Old 4 weeks ago
  #1880
Gear Head
 

Quote:
Originally Posted by newguy1 View Post
Many, outside the vocal and mastering, are entirely ITB.

The #1 song for 11 weeks running right now, for example, "Old Town Road."

Those drums, i must say, do sound like ****ty new-age trap drums. But, none the less, how do you know that the song as a whole was processed in just software?
Old 4 weeks ago
  #1881
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robert82's Avatar
Quote:
Originally Posted by court131 View Post
Prove me wrong, i'm still waiting smart ass.
Again, welcome to Gearslutz.
Old 4 weeks ago
  #1882
Lives for gear
 

Anyone with an open mind understands the fact that "digital processing" now dominates the recording world. The magic of analog tube mics and pristine pre amps end with the a/d conversion into our DAWs and we re enter the analog world after d/a conversion occurs for monitoring.

The 21st century reality is SSL 4000 consoles are relegated to eye-candy status today with the vast majority of processing occurring in the DAW world. Any perceivable sonic difference between the waves SSL collection of plug-ins and the SSL 4000 desk is insignificant when compared to the initial investment required to purchase and maintain the real deal. Jim Williams said it best on another thread, the gist of his statement was : " Today we are in a golden age of recording gear--unfortunately the talent in front of mics has gone in an opposite direction".
Hugh
Old 4 weeks ago
  #1883
Gear Guru
 
UnderTow's Avatar
Well hello there new member. Welcome to Gearslutz!

Quote:
Originally Posted by court131 View Post
This thread is hilarious. Analog is not a preference.. I'd love to hear someone say, " Yeah, i was going to to go with the $20,000 worth of analog compressors and EQ's but, instead, i chose the 50$ plugins because they just have that "special sound", "it's not about the fact that i don't have the money to buy quality equipment"... "Actually, i'm lying, i don't use analog processors because i can't afford them", is the real answer.
I switched from the analogue domain to fully digital. I still have quite a bit of the analogue gear but am not interested in using it. How do you explain that?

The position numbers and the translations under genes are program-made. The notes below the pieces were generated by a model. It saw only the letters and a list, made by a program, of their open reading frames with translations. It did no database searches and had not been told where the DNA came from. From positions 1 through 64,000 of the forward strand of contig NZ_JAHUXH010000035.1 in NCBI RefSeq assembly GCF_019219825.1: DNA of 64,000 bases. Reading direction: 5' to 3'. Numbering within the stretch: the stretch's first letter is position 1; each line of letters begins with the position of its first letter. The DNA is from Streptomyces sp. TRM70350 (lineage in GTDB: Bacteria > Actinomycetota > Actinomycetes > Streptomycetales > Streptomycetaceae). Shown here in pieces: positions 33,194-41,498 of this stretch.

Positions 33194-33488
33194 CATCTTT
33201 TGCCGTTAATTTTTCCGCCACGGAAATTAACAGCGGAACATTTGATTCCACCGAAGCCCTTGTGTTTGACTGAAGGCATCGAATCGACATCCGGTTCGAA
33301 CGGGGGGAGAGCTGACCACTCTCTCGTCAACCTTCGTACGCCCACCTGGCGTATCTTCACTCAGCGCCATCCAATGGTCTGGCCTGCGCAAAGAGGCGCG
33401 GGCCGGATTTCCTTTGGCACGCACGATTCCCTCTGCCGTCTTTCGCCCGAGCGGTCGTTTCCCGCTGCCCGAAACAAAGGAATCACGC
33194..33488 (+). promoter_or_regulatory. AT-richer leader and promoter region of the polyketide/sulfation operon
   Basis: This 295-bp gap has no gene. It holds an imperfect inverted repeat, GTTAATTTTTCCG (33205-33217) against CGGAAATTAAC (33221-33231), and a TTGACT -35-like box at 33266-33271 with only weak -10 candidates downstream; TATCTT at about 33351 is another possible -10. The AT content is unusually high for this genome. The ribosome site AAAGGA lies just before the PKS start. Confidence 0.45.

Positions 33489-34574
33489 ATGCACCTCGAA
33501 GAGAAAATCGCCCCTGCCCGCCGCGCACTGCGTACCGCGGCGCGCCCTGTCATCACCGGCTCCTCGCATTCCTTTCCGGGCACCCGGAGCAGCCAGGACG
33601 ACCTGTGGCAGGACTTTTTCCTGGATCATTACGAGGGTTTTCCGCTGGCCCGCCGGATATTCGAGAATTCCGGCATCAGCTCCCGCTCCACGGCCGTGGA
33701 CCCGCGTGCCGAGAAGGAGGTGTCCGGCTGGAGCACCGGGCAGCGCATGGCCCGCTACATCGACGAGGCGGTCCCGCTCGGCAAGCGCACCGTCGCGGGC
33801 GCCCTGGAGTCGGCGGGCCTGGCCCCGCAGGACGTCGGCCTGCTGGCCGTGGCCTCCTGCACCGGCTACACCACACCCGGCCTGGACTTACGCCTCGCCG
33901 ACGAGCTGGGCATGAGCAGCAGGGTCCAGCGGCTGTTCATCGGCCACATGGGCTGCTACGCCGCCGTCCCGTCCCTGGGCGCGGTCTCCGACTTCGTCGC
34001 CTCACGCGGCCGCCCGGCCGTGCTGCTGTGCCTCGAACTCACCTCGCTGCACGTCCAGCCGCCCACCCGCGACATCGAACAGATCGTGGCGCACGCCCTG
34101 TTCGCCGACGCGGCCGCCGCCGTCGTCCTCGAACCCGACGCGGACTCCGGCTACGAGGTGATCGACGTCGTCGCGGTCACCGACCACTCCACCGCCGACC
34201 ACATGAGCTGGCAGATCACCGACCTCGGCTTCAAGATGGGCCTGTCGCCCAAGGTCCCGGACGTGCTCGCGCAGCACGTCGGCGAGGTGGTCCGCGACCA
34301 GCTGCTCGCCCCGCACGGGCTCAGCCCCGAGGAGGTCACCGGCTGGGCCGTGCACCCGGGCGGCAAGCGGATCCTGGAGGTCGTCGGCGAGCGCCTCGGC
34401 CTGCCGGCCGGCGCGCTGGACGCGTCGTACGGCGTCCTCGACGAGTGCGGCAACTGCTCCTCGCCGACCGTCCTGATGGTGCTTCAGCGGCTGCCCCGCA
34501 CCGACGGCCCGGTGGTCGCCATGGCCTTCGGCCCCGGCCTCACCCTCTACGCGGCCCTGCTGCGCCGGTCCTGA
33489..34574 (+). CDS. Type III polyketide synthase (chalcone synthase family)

Quote:
Name one song you've heard on the radio recently or ever, that was produced and processed exclusively in digital software without touching analog processors?? Good luck. I'd love an answer but i know i won't get one, because there's not one. He he, haha.
The top mixer in the world is fully ITB:

https://serbanghenea.com/

How do you explain that?

Alistair
Old 3 weeks ago
  #1884
Gear Head
 

Quote:
Originally Posted by hughshouse View Post
Anyone with an open mind understands the fact that "digital processing" now dominates the recording world. The magic of analog tube mics and pristine pre amps end with the a/d conversion into our DAWs and we re enter the analog world after d/a conversion occurs for monitoring.

The 21st century reality is SSL 4000 consoles are relegated to eye-candy status today with the vast majority of processing occurring in the DAW world. Any perceivable sonic difference between the waves SSL collection of plug-ins and the SSL 4000 desk is insignificant when compared to the initial investment required to purchase and maintain the real deal. Jim Williams said it best on another thread, the gist of his statement was : " Today we are in a golden age of recording gear--unfortunately the talent in front of mics has gone in an opposite direction".
Hugh

I completely agree with basically everything you just said. Also, i said earlier maybe on this post or another, that every producer and engineer uses a DAW. DAW'S are FANTASTIC, they are precise, convenient, and effective, but, any A-list song is still going to be run through a desk or an outboard. Noah 40 said in an interview recently that though most of his mixing is "inside the box" but he still gives his drums, vocals, and synth a quick run through top end outboards to give give it warmth, fullness, and clarity not heard otherwise. And as far as digital is concerned, umm, yes, i think a $150,000 avid s6 set up would be adequate for music making without outboards or analog desks.